This photo from 1950 says it all. For much of the twentieth-century men wrote and dictated while women typed. Photo courtesy of the Museums Victoria. (Museums Victoria has an excellent open access policy and a large collection online – check it out)
Research and writing involves a lot of repetitive time-consuming tasks such as typing, editing, transcribing and formatting data. All the public hears about is the amazing discovery. The bulk of the work is essential but it can be rather monotonous and certainly not news-worthy.
Over the last few of days #ThanksForTyping has emerged on Twitter to recognise the wives of academics who did a huge amount of this unglamorous and unpaid but essential work for their husbands in the past. Often the only public acknowledgement they received for this was a sentence noting the debt owed to ‘my wife’ in the acknowledgements of the book or thesis.
Bruce Holsinger from the University of Virginia started the hashtag and found some extraordinary examples:
That woman must have been a world champion in multi-tasking and juggling, but how much sleep did she get? She was a part-time lecturer in chemistry. Has she been properly recognised for her expertise in this field? Continue reading →
A quirky hotel with a history: the Mercure Hotel, Canberra.
It was just another visit to Canberra but this time my mother was accompanying me to see her grand-daughter who lives in Canberra. All I wanted was a simple twin share room but one of the hotels I often use was booked out and the other I also sometimes stay at did not have twin share. They offered to put up a foldaway bed if I paid an additional sum of money – but I didn’t want to pay extra for the privilege of sleeping in a potentially uncomfortable bed so I found a hotel I had never tried before.
I secured a great rate but given that this was a branded hotel I was expecting a bland experience. The mention of ‘old world charm’ did not enthuse me. The last time I stayed in ‘old world charm’ I was in a room with a window covered in ‘old world’ grime, antiquated plumbing and a rattly old air conditioner. But I didn’t pay much for the room so was not going to grumble if it was like this. You get what you pay for.
Daylight flooding onto the queen-sized bed – not the down at heel room I was expecting.
It is good to have low expectations because then you have the pleasure of expectations being exceeded. As I walked into our room at the Mercure Hotel in Canberra my cynicism vanished. We had two queen sized beds with one bed right next to a window. The daylight flooded onto the bed unimpeded by those daytime curtains used by so many hotels to protect privacy. I went to the window and laughed. The room was great value but the view reflected the price. It was so bad it was funny. I had no concerns about my privacy – I don’t think anyone would gaze on that view! But I could actually open the window and breathe in the fresh Canberra air. Our room was far superior to all those hermetically sealed hotel rooms with artificial air, bland drapes and soulless prints hung on beige walls. Not only that, but the bathroom was properly renovated, the beds comfortable and the room was spacious.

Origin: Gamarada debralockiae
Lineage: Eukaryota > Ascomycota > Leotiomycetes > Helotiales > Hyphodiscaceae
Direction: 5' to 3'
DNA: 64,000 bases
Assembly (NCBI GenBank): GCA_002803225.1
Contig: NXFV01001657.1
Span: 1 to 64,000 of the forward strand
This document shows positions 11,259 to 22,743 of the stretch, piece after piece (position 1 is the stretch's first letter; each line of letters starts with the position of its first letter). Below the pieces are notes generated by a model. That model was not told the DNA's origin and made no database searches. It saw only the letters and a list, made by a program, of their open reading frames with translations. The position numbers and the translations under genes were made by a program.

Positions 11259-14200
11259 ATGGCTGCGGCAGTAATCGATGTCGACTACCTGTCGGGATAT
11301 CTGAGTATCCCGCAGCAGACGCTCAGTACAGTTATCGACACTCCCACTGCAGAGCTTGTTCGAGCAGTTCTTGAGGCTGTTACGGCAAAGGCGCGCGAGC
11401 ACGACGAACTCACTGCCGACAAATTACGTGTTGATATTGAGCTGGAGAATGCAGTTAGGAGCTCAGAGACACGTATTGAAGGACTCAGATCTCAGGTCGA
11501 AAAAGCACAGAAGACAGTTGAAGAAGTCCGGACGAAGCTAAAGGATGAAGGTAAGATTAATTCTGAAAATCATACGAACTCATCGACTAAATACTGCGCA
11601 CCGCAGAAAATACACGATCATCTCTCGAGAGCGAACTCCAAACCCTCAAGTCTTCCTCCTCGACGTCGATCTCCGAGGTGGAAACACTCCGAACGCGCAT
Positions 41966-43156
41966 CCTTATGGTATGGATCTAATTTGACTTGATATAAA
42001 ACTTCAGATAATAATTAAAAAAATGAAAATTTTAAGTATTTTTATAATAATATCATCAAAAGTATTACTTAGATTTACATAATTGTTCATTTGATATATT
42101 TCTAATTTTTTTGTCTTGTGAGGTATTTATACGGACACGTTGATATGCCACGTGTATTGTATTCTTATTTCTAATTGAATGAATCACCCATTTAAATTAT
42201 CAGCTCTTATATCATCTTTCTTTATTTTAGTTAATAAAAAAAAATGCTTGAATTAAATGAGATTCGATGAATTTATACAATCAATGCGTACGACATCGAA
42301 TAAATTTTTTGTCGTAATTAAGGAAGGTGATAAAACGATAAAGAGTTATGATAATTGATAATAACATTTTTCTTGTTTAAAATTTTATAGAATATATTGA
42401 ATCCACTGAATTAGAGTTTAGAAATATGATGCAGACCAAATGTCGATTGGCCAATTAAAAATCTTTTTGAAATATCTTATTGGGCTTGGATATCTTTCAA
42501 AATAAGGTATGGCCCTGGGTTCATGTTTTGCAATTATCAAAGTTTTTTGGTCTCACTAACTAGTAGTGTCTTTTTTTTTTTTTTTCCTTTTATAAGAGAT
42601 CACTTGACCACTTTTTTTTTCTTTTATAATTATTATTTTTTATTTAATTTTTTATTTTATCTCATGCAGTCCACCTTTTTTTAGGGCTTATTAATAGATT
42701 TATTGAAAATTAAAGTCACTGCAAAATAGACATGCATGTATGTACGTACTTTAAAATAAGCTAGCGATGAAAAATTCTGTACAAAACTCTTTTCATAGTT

A view so bad it’s funny, but still not in contention for worst hotel view as the window was clean and the air was fresh.
People, laptops and Manager of Trove, Tim Sherratt – the essential ingredients for a great THATCamp in Canberra. Photo by Geoff Hinchcliffe.
When I made the decision to write a book about Australian World War One history in the midst of our move to Singapore I knew I would have to come back to Australia on various research trips. While much of my research centres on digitised historical records, most historical records are not digitised and t is only recently that publishers have offered e-book versions of histories they publish. These physical records which are held in Australia provide the context and additional depth which provide richer meaning to the digitised diaries I am working with.
One day I flicked through my Twitter stream and was reminded of a digital humanities event to be held in Canberra at the end of October. Digital humanities is the emerging discipline which seeks to develop rigorous research in the humanities using technology. I stumbled upon it through twitter and blogs back in 2010. Through social media I started learning how to program in Python and how to analyse the language used in digitised historical texts. Continue reading →
Canberra viewed from Mount Ainslie with the War Memorial in the foreground (the green dome), the white buildings of the old parliament house on the avenue across the lake leading to the new parliament house on Capital Hill. Photo by Alan Perkins.
This is the year of Canberra. The celebrations of the centenary of its founding mark a point where Canberra can reflect on its past. The one hundredth anniversary which coincided with one of my daughters moving to Canberra has caused me to rethink my attitude to the city and recognise that as a place I should take it more seriously.
Preliminary plan of Canberra by Walter Burley Griffin, 1914. Image courtesy of the National Library of Australia.
The capital city of Australia is a twentieth century creation. It emerged from a paddock in rural New South Wales one hundred years ago. On 12th March 1913 Lady Denman, the wife of Australia’s Governor-General, stood on the newly laid foundation stones and announced the name of the city to be – Canberra.
The city had already been born by the time the crowd gathered in the empty paddock to hear its chosen name. The ideas for the built structures had flowed from the minds of American architect Walter Burley Griffin and Marion Mahony Griffin in Chicago over fifteen thousand kilometres away. In turn their design was indebted to the ancient landscape on which it was to be built and the indigenous people who nurtured that environment and from whose language the name of the city was derived.